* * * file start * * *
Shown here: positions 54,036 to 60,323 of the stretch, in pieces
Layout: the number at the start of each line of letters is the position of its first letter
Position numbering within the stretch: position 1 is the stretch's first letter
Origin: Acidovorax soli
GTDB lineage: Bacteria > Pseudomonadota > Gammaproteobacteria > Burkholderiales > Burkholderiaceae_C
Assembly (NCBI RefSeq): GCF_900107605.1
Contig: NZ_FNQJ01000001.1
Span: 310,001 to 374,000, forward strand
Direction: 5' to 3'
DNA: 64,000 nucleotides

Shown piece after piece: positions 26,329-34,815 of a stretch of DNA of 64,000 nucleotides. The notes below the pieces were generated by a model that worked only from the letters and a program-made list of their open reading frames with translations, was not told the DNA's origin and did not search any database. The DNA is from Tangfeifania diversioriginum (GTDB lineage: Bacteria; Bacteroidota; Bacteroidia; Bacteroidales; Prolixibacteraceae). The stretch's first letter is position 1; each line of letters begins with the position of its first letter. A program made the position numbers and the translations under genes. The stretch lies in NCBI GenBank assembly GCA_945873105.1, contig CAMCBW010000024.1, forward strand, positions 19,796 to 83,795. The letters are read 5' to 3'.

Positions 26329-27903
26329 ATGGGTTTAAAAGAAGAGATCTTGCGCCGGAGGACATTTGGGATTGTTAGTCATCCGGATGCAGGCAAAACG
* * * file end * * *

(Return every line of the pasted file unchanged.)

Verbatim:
Shown here: positions 54,036 to 60,323 of the stretch, in pieces
Layout: the number at the start of each line of letters is the position of its first letter
Position numbering within the stretch: position 1 is the stretch's first letter
Origin: Acidovorax soli
GTDB lineage: Bacteria > Pseudomonadota > Gammaproteobacteria > Burkholderiales > Burkholderiaceae_C
Assembly (NCBI RefSeq): GCF_900107605.1
Contig: NZ_FNQJ01000001.1
Span: 310,001 to 374,000, forward strand
Direction: 5' to 3'
DNA: 64,000 nucleotides

Shown piece after piece: positions 26,329-34,815 of a stretch of DNA of 64,000 nucleotides. The notes below the pieces were generated by a model that worked only from the letters and a program-made list of their open reading frames with translations, was not told the DNA's origin and did not search any database. The DNA is from Tangfeifania diversioriginum (GTDB lineage: Bacteria; Bacteroidota; Bacteroidia; Bacteroidales; Prolixibacteraceae). The stretch's first letter is position 1; each line of letters begins with the position of its first letter. A program made the position numbers and the translations under genes. The stretch lies in NCBI GenBank assembly GCA_945873105.1, contig CAMCBW010000024.1, forward strand, positions 19,796 to 83,795. The letters are read 5' to 3'.

Positions 26329-27903
26329 ATGGGTTTAAAAGAAGAGATCTTGCGCCGGAGGACATTTGGGATTGTTAGTCATCCGGATGCAGGCAAAACG